ViroPharma (VPHM) has lost a long-fought battle to keep generic versions of its top selling antibiotic, Vancocin, off the market, a disappointing outcome for the company, but one that was widely anticipated.
The antibiotic has been hugely profitable for ViroPharma and a few more years of uncontested cash flows would have come in very useful, particularly in the wake of the damaging failure of the company’s most important pipeline product in phase III trials earlier this year. Still, the sword of Damocles that has hung ominously for sometime has now fallen and the company and its investors can now focus on plans for the future, which will hopefully include a deal or two.
Yesterday, the Pharmaceutical Science and Clinical Pharmacology Advisory Committee voted unanimously to support the FDA's Office of Generic Drugs draft guidelines on establishing bioequivalence for generic versions of Vancocin. ViroPharma was pushing for the requirement of human trials to continue, but the committee decided that in vitro tests would suffice. It seems likely that the FDA will now move swiftly to approve copycat pills waiting for approval.
Vancocin, which generated what now looks like peak sales of $232m for ViroPharma last year, has been hugely successful because it is the only antibiotic indicated to treat the severe hospital-acquired infection Clostridium difficile. Its patents expired years ago, the last core patent went in 1996, but because the barriers to establish equivalency were so high the drug has enjoyed a competition-free market place.
ViroPharma’s chances of maintaining this position have been gradually eroded in the last few years, and few analysts expected its last effort to succeed. Consensus forecasts already take into account generic entrants this year, and sales are seen dropping to $155m this year and falling as low as $17m in 2014.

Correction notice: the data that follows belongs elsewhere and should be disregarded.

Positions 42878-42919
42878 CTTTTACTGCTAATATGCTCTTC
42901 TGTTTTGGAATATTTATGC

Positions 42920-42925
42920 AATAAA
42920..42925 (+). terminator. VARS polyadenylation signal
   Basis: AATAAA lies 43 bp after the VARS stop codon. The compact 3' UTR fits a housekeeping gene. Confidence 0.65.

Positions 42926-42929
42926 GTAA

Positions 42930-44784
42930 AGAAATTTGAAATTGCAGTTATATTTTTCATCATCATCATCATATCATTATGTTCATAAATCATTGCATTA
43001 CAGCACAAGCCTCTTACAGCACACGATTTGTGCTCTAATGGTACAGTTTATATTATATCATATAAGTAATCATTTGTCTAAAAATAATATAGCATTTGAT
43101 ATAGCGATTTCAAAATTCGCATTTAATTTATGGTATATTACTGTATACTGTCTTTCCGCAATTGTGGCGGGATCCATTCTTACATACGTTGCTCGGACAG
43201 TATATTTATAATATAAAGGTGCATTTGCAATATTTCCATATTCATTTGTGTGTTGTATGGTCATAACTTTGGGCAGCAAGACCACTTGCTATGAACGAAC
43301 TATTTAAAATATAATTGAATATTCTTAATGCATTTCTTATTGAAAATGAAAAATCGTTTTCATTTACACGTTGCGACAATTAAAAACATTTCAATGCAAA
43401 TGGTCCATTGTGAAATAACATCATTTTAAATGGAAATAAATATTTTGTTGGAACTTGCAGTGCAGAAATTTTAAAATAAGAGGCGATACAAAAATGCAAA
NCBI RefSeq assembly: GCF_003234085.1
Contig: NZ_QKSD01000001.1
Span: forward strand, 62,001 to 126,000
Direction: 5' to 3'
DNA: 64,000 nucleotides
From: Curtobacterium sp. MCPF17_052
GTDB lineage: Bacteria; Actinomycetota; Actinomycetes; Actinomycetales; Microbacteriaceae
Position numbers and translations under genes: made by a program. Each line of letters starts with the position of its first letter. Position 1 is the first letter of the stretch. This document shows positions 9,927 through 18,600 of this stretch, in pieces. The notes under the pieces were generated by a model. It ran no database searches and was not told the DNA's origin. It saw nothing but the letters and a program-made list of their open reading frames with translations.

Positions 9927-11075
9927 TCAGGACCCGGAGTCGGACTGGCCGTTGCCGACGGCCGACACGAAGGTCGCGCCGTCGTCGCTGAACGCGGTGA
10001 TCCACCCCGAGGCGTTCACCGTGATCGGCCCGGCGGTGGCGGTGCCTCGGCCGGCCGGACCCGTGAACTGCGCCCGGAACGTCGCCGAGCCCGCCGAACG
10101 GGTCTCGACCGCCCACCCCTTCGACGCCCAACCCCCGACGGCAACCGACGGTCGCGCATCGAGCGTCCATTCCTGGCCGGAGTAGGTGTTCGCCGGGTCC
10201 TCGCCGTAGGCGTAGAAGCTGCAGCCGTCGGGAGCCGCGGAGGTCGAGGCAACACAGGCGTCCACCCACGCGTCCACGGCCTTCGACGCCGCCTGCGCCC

All eyes on Cinryze
As such, this news will mean little for forecasts, although shares in the company were trading 3.5% lower in early trade today, touching $7.51. However, it does confirm that ViroPharma is facing a big drop in sales and profits over the next couple of years.
This position was reinforced by the failure of maribavir in a phase III trial in cytomegalovirus in February, robbing the company of its biggest future growth driver (ViroPharma's maribavir disappointment will sharpen focus , February 10, 2009). All of which means all eyes will now focus on the company’s newest product, Cinryze for hereditary angioedema (HAE).
Cinryze, an enzyme replacement therapy administered by infusion, is indicated to prevent attacks of the swelling disorder. Encouragingly, last week ViroPharma reported much better-than-expected quarterly revenues for the treatment and gave guidance for the full year of sales of $80m-$95m, considerably higher than consensus, which currently sits at $49m, according to EvaluatePharma.
Plans for growth
When ViroPharma announced the acquisition of Cinryze last year, via the takeover of Lev Pharmaceuticals (OTC:LEVP) for $443m, shares in the company dropped initially as investors reacted with understandable scepticism (ViroPharma takes gamble with Lev acquisition July 16, 2008). With no approved products in the US the HAE market was untested and unknown, leaving a lot of uncertainty, not something that investors appreciate.
However, ironically it is now Cinryze which is the sole growth driver for ViroPharma. It is early days for the drug, which was only launched at the very beginning of this year, and the actual potential is still hard to gauge. However, the signs are certainly encouraging.
This situation will also sharpen focus on what else the company has planned to grow revenues (Potential for a ViroPharma rebound , February 19, 2009). With $267m in the bank, a stated desire to add products in the transplant arena, and management time freed up from fighting Vancocin’s corner, the time is ripe for ViroPharma to make its next move.